Here Are the Keys to Post-Workout Muscle Recovery

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BUD/S candidates carry logs as part of physical training.
First Phase Basic Underwater Demolition/SEALs candidates use teamwork to perform physical training exercises with a 600-pound log at Naval Amphibious Base Coronado, California. (Petty Officer 2nd Class Shauntae Hinkle-Lymas/U.S. Navy photo)

You made it through that incredibly tough workout, but you want to reduce any soreness and return to the gym as quickly as possible. You are searching for something fast and easy to eat that also will support muscle recovery. So what should you eat to refuel properly after an intense workout? Here’s the skinny on how you should refuel:

Carbohydrates are the primary source of quick-burning energy to help fuel the endurance athlete. The body stores some carbohydrates in the muscles as glycogen. But during an intense workout, these glycogen stores become depleted, so your body will need to refill its tank.

The amount of carbohydrates you need depends on several factors, including your daily energy needs and how long and intensely you work out. For the training athlete in a moderate-intensity workout program (active for about one hour each day), you generally need about 5-7 grams of carbohydrate per kilogram of body weight. This equals 340-476 grams of carbs per day if you weigh 150 pounds.

Protein is required to repair and strengthen muscles. The exact amount of protein needed daily depends on your body weight, the type of exercise you do, and the duration and intensity of your workout.

Recommendations for athletes in training and competition typically range from 1.2-2 grams of protein per kilogram of body weight. This translates to 82-136 grams of protein daily for a 150-pound person. In addition to after workouts, you should consume protein throughout the day to meet this target.

Giving your body enough water to replace what you lost during the workout is critical, too. You should drink enough fluids before, during and after exercise to stay hydrated. Aim to drink 2-3 cups of water in the few hours before you’re physically active. Then drink one-half to one cup of fluids every 15-20 minutes during your fitness session.

The “secret sauce” to post-workout recovery is a combination of mostly quality carbohydrates and some protein. This gives the muscles exactly what they need to heal and may help improve performance during your next training session.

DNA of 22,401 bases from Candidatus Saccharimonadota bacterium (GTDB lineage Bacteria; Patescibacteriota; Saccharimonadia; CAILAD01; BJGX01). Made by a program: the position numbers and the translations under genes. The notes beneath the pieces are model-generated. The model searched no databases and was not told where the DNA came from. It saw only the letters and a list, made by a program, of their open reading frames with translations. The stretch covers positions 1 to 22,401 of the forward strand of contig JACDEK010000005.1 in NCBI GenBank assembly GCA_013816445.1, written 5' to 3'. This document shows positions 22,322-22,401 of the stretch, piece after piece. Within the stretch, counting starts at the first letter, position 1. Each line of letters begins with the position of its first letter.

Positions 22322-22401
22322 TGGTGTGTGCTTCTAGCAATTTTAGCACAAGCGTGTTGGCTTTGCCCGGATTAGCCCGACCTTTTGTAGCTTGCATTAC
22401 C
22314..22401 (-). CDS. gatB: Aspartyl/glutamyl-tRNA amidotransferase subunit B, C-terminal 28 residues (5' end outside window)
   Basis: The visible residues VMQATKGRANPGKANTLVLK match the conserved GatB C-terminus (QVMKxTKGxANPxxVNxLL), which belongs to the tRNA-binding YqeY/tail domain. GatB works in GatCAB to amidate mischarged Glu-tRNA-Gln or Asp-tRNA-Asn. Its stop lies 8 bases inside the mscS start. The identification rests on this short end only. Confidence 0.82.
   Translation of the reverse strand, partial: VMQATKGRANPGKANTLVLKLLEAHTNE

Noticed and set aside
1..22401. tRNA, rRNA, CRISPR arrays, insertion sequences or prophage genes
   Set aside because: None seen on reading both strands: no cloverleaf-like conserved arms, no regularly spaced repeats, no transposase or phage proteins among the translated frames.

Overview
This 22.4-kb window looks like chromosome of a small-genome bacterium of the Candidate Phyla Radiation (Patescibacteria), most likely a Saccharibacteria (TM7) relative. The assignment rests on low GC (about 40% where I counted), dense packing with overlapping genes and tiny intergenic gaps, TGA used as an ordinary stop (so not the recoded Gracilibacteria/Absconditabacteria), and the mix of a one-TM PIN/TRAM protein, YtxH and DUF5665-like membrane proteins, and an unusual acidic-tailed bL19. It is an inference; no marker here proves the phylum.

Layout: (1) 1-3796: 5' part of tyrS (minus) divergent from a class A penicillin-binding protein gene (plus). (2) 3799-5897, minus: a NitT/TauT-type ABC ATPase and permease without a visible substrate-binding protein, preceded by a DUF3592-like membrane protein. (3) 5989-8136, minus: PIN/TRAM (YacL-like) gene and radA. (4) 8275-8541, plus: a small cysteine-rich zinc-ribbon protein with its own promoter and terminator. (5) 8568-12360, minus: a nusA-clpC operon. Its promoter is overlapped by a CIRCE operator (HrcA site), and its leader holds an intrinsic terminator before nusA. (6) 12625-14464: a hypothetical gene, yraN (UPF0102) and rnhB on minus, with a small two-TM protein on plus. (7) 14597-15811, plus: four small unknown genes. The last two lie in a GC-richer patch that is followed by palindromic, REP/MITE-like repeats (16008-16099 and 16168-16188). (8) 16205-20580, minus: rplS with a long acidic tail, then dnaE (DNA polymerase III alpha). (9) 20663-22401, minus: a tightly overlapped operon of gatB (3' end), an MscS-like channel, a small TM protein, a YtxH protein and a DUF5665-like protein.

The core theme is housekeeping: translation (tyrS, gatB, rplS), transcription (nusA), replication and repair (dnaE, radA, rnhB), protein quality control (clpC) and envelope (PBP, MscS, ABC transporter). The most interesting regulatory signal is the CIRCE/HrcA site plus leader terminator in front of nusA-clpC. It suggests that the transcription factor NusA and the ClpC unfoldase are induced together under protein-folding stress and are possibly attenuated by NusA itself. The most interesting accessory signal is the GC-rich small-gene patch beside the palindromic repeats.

Keeping these tips in mind, an example of an ideal post-workout meal would be turkey on whole grain bread with a few slices of tomatoes. For a snack, try a glass of chocolate milk, low-fat yogurt topped with berries or peanut butter on whole wheat toast.

It’s not just about what you eat; when you eat matters, too. For optimal recovery, you should eat within two hours of a workout. But the sooner you eat, the better for repairing and replenishing muscles. If possible, aim to eat within 15-20 minutes after an intense workout.

There are many different variables that can affect how much water is lost during a workout. If it is a very hot day or the workout is very intense, you likely will lose more water, so you will need to drink more.

For most people, water is all that is needed to stay properly hydrated. But if you’re physically active for an hour or longer, consider a sports drink instead to restock electrolyte levels. Electrolytes, including potassium and sodium, are lost through sweat during exercise.

Ana Reisdorf is a registered dietician and nutrition lecturer at California State University. She enjoys sharing her knowledge on how proper nutrition can impact your exercise regimen as a writer for Walgreens, where you can find a variety of vitamins to supplement a healthy diet.

Although it is intended to be accurate, neither Walgreens Co., its subsidiaries or affiliates, nor any other party assumes for loss or damage due to reliance on this material. Walgreens does not recommend or endorse any specific tests, physicians, products, procedures, opinions or other information that may be mentioned in the article. Reliance on any information provided by this article is solely at your own risk.

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